Identifying Active Managers, and Problems with Indices, Globally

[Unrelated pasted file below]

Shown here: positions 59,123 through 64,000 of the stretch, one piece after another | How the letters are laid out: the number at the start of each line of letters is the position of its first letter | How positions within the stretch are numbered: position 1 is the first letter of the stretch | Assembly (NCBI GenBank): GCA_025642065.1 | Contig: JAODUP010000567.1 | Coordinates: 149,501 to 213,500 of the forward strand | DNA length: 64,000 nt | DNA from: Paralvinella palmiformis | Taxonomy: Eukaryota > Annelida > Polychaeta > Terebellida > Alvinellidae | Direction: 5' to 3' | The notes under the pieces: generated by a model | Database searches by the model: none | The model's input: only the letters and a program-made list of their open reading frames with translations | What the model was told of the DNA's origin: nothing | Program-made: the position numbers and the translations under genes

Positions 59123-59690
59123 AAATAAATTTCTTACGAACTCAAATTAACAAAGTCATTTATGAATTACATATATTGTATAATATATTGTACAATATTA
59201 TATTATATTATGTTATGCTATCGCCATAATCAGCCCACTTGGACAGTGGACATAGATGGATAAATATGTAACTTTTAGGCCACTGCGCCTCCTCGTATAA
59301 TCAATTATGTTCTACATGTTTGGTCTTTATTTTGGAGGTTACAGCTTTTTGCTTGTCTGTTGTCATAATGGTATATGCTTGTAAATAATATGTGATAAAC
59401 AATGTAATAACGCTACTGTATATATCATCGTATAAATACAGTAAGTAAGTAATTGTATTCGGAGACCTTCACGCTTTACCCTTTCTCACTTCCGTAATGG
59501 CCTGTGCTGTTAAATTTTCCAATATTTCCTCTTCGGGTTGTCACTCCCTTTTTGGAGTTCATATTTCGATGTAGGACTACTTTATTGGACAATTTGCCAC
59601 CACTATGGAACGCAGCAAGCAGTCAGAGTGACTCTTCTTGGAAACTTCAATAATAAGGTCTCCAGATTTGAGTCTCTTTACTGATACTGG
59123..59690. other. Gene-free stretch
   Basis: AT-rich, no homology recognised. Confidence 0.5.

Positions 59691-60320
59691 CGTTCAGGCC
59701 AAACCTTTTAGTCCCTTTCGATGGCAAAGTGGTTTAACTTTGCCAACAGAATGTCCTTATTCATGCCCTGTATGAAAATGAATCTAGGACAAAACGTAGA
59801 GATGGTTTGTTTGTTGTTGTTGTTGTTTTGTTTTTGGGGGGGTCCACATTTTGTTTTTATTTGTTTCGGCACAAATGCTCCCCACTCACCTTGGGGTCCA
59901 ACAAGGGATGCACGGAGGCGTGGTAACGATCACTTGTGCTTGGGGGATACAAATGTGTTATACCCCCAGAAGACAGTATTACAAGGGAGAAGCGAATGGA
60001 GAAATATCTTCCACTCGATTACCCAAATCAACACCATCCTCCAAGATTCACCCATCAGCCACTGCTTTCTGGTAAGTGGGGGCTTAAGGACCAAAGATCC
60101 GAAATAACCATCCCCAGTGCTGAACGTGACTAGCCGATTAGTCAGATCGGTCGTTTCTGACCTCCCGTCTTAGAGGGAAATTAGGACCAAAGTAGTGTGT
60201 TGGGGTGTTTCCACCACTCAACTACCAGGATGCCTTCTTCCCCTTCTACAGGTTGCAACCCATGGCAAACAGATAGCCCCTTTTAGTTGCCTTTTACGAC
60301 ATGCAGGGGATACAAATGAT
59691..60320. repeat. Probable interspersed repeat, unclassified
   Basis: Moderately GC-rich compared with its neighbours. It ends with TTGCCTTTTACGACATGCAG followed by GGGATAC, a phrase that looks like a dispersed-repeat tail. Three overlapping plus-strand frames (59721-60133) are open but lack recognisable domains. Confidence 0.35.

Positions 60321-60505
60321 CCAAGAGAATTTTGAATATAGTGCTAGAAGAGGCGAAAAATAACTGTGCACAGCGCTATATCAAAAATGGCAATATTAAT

Dan Kern, president of Advisor Partners, looked at the performance of actively managed funds in various asset classes and found that there are problems with the benchmark indices upon which many passively managed funds are based. Bob Veres, who runs the service Inside Information, discusses the research and concludes: “Kern’s research suggests that selecting benchmark-beating active managers in certain asset classes is not the impossible task that some believe it to be. By attempting to narrow his search, Kern has discovered inappropriate indices (and a host of index funds tied to them), and segments of the global opportunity set where active managers are more plentiful, more persistent, and somewhat more predictable.” In some sectors and at some times, such as today in global bond markets that have become “unpredictable to the point of being chaotic,” it may be particularly useful to identify active managers with the ability to closely monitor events and make effective management decisions well before index-based funds (or the supposedly active managers that Veres describes as “closet indexers”) react.